Dutch watchmakers Tim and Bart Grönefeld are close to completing their new self developed watch, the Grönefeld One Hertz. For the movement they made some quality choices!
Recently I visited Tim and Bart Grönefeld to witness how they finished parts of the new caliber G-02. This movement has several extraordinary features and is designed to last a few lifetimes. The first thing that everyone will notice is the seconds hand that jumps with a speed of one hertz (hence the name) or one jump per second. Yes, it features a seconde morte or dead beat seconds, but no ‘ordinary’ dead beat seconds! This is the first wrist watch featuring an independent dead beat seconds. This means that one main spring drives the hour and minute hands and the other main spring drives the dead beat seconds hand.
Later I’ll post about how the Grönefelds constructed this beautiful complication. Another feature, which most of you will probably immediately like if you operate it, is that by simply pressing the crown you can switch between winding the watch and setting the time. So you don’t have to unscrew the crown and pull once or twice to do different things. Now you can simply push the crown to change it’s function and the indicator on the dial (W/S) shows the active function.
The new Grönefeld G-02 is extraordinary in more ways. The bridges are made of stainless steel. Usually bridges are made of brass or on more expensive watch they’re made of German silver. Stainless steel is a harder material and thus more scratch resistant. Besides that it also looks absolutely stunning when it’s finished.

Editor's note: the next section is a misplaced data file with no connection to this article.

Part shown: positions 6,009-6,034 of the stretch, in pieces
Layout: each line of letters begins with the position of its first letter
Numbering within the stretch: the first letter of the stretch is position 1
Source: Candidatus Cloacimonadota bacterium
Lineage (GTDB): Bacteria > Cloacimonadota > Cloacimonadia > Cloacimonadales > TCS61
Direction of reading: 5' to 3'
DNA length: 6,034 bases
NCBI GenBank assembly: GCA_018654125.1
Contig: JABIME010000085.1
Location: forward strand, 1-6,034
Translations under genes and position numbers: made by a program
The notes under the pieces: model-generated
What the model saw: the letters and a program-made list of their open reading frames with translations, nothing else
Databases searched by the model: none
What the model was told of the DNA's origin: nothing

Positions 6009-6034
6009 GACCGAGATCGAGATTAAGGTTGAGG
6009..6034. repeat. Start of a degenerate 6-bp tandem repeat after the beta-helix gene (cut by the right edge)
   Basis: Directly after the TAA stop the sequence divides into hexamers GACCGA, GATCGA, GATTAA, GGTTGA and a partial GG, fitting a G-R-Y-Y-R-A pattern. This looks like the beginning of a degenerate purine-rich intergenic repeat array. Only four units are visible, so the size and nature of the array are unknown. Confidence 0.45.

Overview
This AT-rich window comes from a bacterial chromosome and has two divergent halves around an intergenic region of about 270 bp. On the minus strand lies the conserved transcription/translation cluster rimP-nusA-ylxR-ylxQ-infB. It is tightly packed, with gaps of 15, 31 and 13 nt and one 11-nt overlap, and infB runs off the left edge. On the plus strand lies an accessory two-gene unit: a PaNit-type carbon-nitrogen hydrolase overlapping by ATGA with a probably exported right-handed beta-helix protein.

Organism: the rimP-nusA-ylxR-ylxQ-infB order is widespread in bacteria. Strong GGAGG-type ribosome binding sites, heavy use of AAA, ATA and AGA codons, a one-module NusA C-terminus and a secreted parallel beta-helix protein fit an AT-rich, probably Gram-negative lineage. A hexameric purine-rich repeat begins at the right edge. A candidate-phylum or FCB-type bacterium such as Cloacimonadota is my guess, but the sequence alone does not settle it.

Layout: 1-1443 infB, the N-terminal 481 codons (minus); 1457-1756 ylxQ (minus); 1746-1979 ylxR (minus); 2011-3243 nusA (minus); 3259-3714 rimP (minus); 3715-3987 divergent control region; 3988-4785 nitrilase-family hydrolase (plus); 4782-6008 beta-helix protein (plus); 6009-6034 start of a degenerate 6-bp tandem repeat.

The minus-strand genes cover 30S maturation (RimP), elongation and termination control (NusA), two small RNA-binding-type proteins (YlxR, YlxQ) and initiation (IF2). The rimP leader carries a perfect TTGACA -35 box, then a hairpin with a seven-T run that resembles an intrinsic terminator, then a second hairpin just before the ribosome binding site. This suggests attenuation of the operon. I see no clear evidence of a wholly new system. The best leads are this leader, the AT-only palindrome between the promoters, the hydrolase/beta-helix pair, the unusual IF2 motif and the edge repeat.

Another unusual choice is the attachment of the bridges to the mainplate. Usually bridges have two feet and one screw to secure the bridge. All bridges of caliber G-02 have two screws, which are secured by two ‘pieds vis’ through the bridge. The pieds vis sit tight in a recessed part of the bridge. This is also not only done because it looks good, but this secures bridges much better to the mainplate.
Here’s why this attachment of the bridges makes a significant difference:
- Mainplates are often rhodinated; a process that adds roughly 0,003 mm to all sides of the mainplate. This means that 0,003 mm is also added to the inside of the holes drilled for the feet of bridges.
- Bridges are also often rhodinated, which again means an extra 0,003 mm to every side of the bridge including the feet.
- This means 0,012 mm extra metal, possibly causing friction when fitting bridge feet in the mainplate.
- If a watchmaker accidentally scratches the bridge or mainplate during the finishing, that part will be rhodinated again and additional millimeters are added.
- If a screw thread is busted, it has to be tapped again… something that will never happen with this construction. And if the screw thread is worn out, the watchmaker simply replaces the pieds vis.
When I visit the Grönefeld atelier next time I’ll try to make some photos.
And like mentioned before, the stainless steel bridges are not only much harder, they also look beautiful when finished. Just look at the photo below!
At The PuristS Pro I posted an extensive report about the finishing of a bridge. Bart Grönefeld showed me the whole process of how he finished a bridge of the new caliber G-02. Finishing a bridge takes more that 2 hours for an experienced watchmaker, from chamfering to the final polishing. There are 9 bridges in caliber G-02 and of course many other parts that need finishing.
The final result, including anglage, is absolutely stunning. To see the entire report about the finishing process, visit the ‘AHCI and Independent Haute Horlogerie‘ forum of The PuristS Pro.